Really learning a piece of music is about really understanding it, getting under the skin of the music. This applies equally whether you’ve just picked it up and working out the fingerings, or you’ve been sitting with it for a while and want to take it to that next level and work in some added depth.
But I’ve got the sheet music – that’s all the learning I need, right?
It’s always important to remember that the sheet music, this piece of paper sitting on front of us there on the music stand, is essentially there as a reminder of what we are to play. It is our map and guide as to the composer’s intentions.
It is not, however, the be all and end all*.
For example, take a look at some Bach lute suite scores or perhaps Mudarra scores. Not a whole heap of expression markings and the like going on in there, but an incredible amount going on in the music. We just need to remember to tap into our sense of feeling. It’s up to us as the guitarist, or the musician, to interpret and bring out the real music.
My Top Tips for Really Learning a Piece of Music
There are a number of things we can do to help us on the way to really getting to grips with a piece.
(1) What is the “story” or character of the piece?
When I say story it doesn’t necessarily have to be some kind of programmatic story (such as Dukas’ The Sorcerer’s Apprentice or Tchaikovsky’s 1812 Overture), but the piece will almost certainly have a character, mood or feeling.
What is that character? Is it happy and light, dark and brooding, nostalgic, yearning, joyful. How would you describe it?
Is there more than one character within the piece? Is there a principal character, with minor changes in that character interspersed? How do those characters relate to one another?
Then again you may have some kind of programmatic theme to the music. If so, what is that story? Or what is the music trying to convey? One could say, for example, that Duarte’s English Suite was programmatic in nature – revealing thoughts and feelings of English landscapes through the use of old English folk tunes.
Alternatively, you could make up your own story for the music. If you want to convey a certain feeling in the music, what kind of story can you arrange in your head to bring that to the fore? Is it a sad, sorrowful kind of feeling? If so, can you think of a sad event or situation to help you convey that emotion in the music?
Intention counts for a lot in music and you may just surprise yourself with this little tip.
(2) What is the background and history of the piece?
Where does the piece come from, both geographically and in time?
What kind of situation was the piece written in? Was what going on historically at the time it was written? War or a peaceful and prosperous time? Was the composer happy, healthy and wealthy? Were they persecuted or living in exile, outside of their homeland?
Why was the piece written? This seems like an obvious question to ask when written down, but one that we very often don’t take the time to think about.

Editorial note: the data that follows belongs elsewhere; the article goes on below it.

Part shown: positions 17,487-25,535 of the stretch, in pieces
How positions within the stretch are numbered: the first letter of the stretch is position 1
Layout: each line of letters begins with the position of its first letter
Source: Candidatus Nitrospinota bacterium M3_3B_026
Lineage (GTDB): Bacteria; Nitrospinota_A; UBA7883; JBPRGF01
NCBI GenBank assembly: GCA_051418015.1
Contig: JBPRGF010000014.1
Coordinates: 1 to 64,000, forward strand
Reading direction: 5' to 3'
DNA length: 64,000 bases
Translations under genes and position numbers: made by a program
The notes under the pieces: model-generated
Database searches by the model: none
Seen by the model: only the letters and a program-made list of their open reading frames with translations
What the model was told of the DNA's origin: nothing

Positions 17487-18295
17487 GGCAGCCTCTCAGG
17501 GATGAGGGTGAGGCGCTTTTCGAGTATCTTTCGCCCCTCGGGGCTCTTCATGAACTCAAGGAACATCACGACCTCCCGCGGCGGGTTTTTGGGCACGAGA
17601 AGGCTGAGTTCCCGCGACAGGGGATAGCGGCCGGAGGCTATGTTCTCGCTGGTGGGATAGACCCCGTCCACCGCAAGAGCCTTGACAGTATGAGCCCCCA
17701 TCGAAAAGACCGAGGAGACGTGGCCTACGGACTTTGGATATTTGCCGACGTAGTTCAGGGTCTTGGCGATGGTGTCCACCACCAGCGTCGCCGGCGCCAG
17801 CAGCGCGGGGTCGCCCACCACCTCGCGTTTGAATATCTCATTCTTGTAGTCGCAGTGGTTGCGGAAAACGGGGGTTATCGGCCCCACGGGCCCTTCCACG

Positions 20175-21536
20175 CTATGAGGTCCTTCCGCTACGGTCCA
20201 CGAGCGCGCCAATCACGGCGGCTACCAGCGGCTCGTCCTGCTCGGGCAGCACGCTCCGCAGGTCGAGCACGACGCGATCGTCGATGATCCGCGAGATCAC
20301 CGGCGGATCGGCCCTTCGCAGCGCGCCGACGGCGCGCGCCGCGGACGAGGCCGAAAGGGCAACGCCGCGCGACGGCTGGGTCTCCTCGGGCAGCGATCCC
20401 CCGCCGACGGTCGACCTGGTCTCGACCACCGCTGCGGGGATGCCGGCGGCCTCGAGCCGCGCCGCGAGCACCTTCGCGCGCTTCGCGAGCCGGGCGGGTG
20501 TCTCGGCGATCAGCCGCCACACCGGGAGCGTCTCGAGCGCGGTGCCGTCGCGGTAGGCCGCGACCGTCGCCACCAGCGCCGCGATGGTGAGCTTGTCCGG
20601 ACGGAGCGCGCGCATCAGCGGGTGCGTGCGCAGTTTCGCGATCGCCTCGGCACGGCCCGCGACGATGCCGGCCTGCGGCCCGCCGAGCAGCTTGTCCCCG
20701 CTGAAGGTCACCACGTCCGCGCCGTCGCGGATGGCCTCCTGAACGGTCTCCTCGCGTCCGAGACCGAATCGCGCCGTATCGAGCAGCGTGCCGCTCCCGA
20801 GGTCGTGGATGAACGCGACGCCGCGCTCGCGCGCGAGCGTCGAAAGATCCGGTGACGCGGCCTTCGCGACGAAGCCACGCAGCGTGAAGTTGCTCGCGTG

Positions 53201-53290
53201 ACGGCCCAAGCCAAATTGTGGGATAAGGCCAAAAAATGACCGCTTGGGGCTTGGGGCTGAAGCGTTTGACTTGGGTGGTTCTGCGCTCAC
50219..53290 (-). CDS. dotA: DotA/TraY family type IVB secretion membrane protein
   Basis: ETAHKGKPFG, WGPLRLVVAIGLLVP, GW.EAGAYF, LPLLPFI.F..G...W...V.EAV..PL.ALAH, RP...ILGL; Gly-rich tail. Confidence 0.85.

Where was the piece supposed to be performed?
Thinking about the answer to these questions and trying to build up an appreciation of the world around which the music was composed will help give it that little something else.
(3) How does it fit in with other works by the same composer?
How does the piece you’re playing fit in with the composer’s styles? A style they were fond of? Or a style they were perhaps experimenting with?
Was it in their “blue” period? OK, that’s Picasso, but you get what I mean. Is it of a particular style they were working in at a particular time?
For example, Barrios’ works can commonly be grouped into one of three styles: folk style, imitative of Baroque (particularly Bach) and Romantic styles, and religious.
(4) How do others interpret the work?
This is the tip I save for last because it’s one that I don’t like to involve too early on in the learning process, for myself at least. Others may find it helps to involve earlier in the process.
When first learning a piece I try to avoid listening to others’ interpretations of a piece, so that I can form my own thoughts and feelings, sense of movement, phrasing and dynamics in a piece without being influenced too heavily by others.
Once a piece is starting to sit under the fingers well and I have an idea of how I like to shape most of it, listening to several other performances of the same piece can give you some really interesting insights, ideas and interpretations. Perhaps other performers pull out a melodic or harmonic line that you’d not noticed or emphasised before. Perhaps another performer crafts lines in a different way, plays in a different tempo, or interprets a different mood or feeling.
In some instances a piece may be very well known and we come to it already with some idea of how others interpret it.
That’s OK and no harm in that at all. Just try not to imitate those performances. It works because they are them.
Your eventual interpretation will work because it is authentically yours.